Jan-Werner Müller on Democracy Rules

Jan-Werner Müller joins the podcast to discuss his new book Democracy Rules. He is a professor of social sciences at Princeton University and the author of the well-known book What is Populism?   It really matters how you set up conflict and how you talk about the issue and above all how you talk about your adversary.... Continue Reading →

Norms in Democracies, Autocracies, and Institutions

Norms and Institutions The Defense of Marriage Act (DOMA) became law in 1996. It refused to recognize same-sex marriages at the federal level and allowed states to ignore marriage contracts between same-sex couples from other states. The law was never repealed, but was effectively overturned after the Supreme Court Decision Obergefell v. Hodges in 2015.... Continue Reading →

Political Authority Explained

Why Do Bad Leaders Stay in Power? Last month Aleksandr Lukashenko intercepted a European airliner and ordered it to land in Minsk so he could arrest the dissident journalist, Roman Protasevich and his girlfriend. The plane had not planned to land in Minsk nor had it planned to fly over Belarusian airspace. Belarus used a... Continue Reading →

An Introduction to Political Institutions

Very Brief History of Democracy Promotion The world changed in 1989. Eastern Europe began a process of political liberalization and democratization. A few years later, the Soviet Union collapsed. Fifteen new states emerged from its ashes. The third wave of democratization accelerated as many new nations faced new pressures to liberalize their political and economic... Continue Reading →

Conservative Democracy

Conservatism Reimagined Let me be clear: Conservative democracy is not an illiberal democracy. Indeed, a conservative democracy is a liberal democracy. Let me explain. Democratization depends on liberals, but its consolidation depends on conservatives. A conservative democracy is likely an incomplete democracy, but at the same time it guarantees widespread support for democracy. Now, plenty... Continue Reading →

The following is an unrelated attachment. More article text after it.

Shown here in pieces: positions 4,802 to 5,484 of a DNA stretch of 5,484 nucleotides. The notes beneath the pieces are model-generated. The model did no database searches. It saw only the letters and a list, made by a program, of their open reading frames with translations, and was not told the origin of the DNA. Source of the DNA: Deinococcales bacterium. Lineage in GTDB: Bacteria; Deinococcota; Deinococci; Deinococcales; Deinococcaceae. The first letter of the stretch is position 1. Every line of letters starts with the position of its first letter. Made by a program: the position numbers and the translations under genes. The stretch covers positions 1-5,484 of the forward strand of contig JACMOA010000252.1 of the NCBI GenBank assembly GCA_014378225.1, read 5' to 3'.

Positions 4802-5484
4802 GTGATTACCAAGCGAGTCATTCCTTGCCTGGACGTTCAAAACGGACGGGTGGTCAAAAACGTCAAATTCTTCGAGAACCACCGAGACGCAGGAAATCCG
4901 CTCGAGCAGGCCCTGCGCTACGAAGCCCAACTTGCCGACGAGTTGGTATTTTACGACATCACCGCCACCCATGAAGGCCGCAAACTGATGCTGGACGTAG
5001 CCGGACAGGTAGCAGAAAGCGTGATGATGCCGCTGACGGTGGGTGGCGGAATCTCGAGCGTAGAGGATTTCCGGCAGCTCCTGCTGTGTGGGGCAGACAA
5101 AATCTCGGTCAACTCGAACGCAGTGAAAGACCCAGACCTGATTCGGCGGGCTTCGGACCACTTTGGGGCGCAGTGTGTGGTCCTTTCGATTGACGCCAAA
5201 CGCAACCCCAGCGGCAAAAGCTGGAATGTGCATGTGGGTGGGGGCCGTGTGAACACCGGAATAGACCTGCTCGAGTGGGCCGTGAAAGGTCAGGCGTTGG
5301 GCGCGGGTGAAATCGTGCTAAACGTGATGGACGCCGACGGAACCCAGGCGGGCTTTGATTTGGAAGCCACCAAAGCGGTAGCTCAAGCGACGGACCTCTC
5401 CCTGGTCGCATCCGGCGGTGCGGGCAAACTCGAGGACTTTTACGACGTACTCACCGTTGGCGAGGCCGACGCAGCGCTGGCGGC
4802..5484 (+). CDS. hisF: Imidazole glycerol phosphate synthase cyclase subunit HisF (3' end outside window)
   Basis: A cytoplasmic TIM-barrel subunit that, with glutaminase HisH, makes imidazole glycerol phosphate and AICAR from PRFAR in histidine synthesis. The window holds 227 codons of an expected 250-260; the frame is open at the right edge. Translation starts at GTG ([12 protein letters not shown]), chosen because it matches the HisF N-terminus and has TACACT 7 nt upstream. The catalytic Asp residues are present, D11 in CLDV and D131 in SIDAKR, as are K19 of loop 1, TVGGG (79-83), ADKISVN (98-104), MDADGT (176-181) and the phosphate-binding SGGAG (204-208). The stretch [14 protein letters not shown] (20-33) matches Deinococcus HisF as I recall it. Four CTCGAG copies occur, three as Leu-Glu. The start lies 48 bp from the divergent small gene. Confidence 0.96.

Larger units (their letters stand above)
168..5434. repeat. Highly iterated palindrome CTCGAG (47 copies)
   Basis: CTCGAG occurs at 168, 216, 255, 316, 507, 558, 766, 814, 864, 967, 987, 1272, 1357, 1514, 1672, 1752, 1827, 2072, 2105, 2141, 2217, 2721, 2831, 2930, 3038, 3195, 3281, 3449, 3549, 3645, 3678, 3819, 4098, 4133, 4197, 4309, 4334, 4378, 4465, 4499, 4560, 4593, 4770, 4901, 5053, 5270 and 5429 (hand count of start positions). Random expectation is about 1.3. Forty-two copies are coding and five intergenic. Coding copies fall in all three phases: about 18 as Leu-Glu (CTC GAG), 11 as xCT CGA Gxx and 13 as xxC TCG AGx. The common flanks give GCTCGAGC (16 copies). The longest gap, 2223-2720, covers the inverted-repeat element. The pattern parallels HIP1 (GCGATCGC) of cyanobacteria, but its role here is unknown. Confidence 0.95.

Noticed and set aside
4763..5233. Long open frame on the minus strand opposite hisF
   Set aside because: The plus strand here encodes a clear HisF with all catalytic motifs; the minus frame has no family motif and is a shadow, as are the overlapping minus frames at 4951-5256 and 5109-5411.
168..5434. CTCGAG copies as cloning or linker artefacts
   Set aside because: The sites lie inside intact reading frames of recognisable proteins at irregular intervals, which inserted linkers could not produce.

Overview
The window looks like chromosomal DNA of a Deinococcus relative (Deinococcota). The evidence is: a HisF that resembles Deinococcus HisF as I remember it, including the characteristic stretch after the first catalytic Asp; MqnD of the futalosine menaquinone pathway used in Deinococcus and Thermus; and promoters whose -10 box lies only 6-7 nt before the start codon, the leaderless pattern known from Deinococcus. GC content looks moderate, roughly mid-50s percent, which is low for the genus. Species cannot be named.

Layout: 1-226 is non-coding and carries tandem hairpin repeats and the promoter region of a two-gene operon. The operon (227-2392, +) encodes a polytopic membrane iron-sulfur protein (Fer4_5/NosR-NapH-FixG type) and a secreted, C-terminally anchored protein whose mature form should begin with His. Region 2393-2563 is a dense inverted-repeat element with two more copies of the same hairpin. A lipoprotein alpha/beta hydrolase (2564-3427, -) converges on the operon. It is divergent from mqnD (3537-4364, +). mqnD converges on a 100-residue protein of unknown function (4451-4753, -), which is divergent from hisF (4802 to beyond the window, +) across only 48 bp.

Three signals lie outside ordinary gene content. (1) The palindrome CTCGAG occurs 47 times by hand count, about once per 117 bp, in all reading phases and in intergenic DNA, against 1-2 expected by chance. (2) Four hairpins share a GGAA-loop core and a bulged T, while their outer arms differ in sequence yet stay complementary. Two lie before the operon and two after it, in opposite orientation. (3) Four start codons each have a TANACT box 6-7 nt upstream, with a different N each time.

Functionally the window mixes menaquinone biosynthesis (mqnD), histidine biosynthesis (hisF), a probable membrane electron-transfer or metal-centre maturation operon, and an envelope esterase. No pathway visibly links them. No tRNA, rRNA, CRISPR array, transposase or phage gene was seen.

Thoughts on Robert Dahl’s Polyarchy

Robert Dahl developed the concept of polyarchy to describe democracy as a political regime type. But it also implies liberal democracy has room to become even more democratic. This is the ninth part of the Democracy Paradox, a comprehensive theory of democracy. The Significance of Robert Dahl Nobody has thought more about democracy than Robert... Continue Reading →

Does Liberalism Unfold Democracy or Constrain it?

Liberalism and Democracy have a long history. Most theorists now refer to liberal democracy as a more complete form of democracy, but the role of liberalism is rarely clarified. Is it a counterweight to democracy or its cornerstone? This is the eight part of the Democracy Paradox, a comprehensive theory of democracy. Liberalism and Democracy... Continue Reading →

Neither Majority Rule nor Minority Rule

Too many people confuse majority rule as a crude form of democracy. Others believe majorities must remain in check to preserve democracy. In reality democracy involves neither majority nor minority rule. This is the seventh part of the Democracy Paradox, a comprehensive work of political theory. Majority Rule in Democracy Democracy is neither majoritarian nor... Continue Reading →

How Epistemic Values Shape Democracy

Epistemic values determine the types of knowledge societies embrace. The shift from traditional to cosmopolitan epistemic values has important implications for democracy.  The Social Value of the Intellectual The trial of Socrates captures the imagination of intellectuals, because it reflects their greatest fear. The natural identity of an intellectual relies on a radical sense of... Continue Reading →

The Agnosticism of Political Institutions

Too often theorists describe political institutions as though they are inherently democratic or authoritarian. In truth institutions have a political ambivalence toward normative values. Institutions do not define political regimes, rather they adapt to them. This is the fifth section of my description of democracy and part of a larger comprehensive work called The Democracy Paradox. ... Continue Reading →

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